Mr. Macron has been treading a fine line in the last few days of the campaign, pressing his call for France to broaden its ties with the EU but mindful of the discontent with the union. He's won points from many pundits for his deportment during the debate and for challenging Ms. Le Pen's call for France to drop the euro and bring back the franc. And he's seen a slight boost in his support in a couple of opinion polls released on Friday that put him at around 60 per cent.

"I'm a pro-European, I defended constantly during this election the European idea and European policies because I believe it's extremely important for French people and for the place of our country in globalization," he told reporters this week. "But at the same time we have to face the situation, to listen to our people." He has talked more openly lately about changing how Europe operates, including reforming labour rules and other regulations that some say has inhibited France's economic growth.

Many people are already planning for his victory and jockeying for positions in his future government. There are still parliamentary elections in June that will determine how far Mr. Macron as president could go in implementing his domestic reforms, which include overhauling the country's rigid labour market as well as slashing public spending and civil-servant jobs.

By any measure his campaign has been a phenomenon. Mr. Macron only founded his movement, called En Marche!, last year after resigning as economy minister in the government of Socialist President François Hollande, a position he'd held for just two years. He's never run for office and when he launched his presidential bid last summer, he vowed to be a non-politician, "neither right nor left." If he wins, he'll be the youngest president in French history at 39.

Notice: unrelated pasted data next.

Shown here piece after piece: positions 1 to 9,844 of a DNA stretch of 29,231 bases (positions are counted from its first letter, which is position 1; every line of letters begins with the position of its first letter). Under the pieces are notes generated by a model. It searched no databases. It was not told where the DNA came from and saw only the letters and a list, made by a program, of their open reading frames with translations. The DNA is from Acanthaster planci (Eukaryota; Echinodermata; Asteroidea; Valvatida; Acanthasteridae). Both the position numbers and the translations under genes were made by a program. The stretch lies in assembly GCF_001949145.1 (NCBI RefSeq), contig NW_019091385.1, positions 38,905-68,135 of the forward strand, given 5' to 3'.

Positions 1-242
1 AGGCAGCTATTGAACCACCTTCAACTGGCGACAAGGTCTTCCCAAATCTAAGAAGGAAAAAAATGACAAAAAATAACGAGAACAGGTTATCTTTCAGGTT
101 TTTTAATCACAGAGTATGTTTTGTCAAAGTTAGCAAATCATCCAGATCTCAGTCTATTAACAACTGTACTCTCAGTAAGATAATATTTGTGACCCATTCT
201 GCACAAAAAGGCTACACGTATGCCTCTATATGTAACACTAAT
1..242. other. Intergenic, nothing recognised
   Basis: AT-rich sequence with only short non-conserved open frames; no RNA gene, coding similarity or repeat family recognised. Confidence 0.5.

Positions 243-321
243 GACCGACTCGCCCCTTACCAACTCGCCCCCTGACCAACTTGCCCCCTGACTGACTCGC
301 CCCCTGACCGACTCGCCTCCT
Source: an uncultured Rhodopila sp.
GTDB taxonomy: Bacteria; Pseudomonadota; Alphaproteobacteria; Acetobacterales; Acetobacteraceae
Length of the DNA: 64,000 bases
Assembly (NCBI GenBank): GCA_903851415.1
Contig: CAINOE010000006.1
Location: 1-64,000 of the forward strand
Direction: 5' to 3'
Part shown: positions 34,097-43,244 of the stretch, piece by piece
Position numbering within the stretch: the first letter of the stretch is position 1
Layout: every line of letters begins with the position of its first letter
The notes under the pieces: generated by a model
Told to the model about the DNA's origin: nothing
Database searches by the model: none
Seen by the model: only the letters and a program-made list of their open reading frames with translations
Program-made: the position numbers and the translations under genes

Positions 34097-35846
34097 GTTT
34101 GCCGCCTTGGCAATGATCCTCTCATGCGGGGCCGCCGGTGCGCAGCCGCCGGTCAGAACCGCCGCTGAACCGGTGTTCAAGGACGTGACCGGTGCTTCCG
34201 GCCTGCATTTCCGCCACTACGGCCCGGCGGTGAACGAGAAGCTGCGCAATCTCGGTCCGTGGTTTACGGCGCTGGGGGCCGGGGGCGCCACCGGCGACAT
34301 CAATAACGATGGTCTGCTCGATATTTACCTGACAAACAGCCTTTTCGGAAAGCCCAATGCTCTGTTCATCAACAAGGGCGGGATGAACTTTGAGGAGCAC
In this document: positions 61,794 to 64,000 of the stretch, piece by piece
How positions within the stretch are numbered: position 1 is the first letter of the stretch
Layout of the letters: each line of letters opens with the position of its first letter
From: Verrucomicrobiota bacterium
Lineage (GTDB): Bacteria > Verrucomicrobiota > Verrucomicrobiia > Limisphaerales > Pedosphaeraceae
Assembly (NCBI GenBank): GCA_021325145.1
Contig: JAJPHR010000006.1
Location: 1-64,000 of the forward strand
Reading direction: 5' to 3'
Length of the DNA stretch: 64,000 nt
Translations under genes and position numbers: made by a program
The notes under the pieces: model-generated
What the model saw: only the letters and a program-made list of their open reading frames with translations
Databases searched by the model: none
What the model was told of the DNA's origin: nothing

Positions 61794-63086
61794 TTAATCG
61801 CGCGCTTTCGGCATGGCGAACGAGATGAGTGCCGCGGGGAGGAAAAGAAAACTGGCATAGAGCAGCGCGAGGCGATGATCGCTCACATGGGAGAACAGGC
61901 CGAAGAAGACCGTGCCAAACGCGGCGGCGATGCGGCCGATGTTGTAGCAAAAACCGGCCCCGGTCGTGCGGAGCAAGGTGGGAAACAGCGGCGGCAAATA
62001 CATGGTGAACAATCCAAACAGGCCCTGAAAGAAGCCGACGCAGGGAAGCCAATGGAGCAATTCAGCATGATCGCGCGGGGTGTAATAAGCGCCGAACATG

"When you look at what he has achieved, coming from nowhere and putting together a political operation in a very short time, this is actually an astonishing trajectory in political terms," said French economist Nicolas Véron, a senior fellow at Bruegel, a Brussels-based think tank. Mr. Macron has also realigned French politics and served up a lesson for other countries, Mr. Véron added. He said Mr. Macron caught on to the idea that the old left-right divide was no longer as important as the split between those who want an open economy and society, and those who feel left behind by globalization. The result has been a structural change in the country's politics and the demise of traditional parties such as the Socialists and Republicans, he said.

That shift in the power base is all too clear when it comes to people like 26-year-old Kevin Dodre, who's fed up with the political system, elites and especially the EU. "It's Europe that decides most things and that's wrong," said Mr. Dodre, a railway worker who lives in Paris but grew up near Ennemain. He's backing Ms. Le Pen but wants to see major changes no matter who wins. "It's wrong that we don't have our future in our hands. It's Europe that controls our future. That has to change."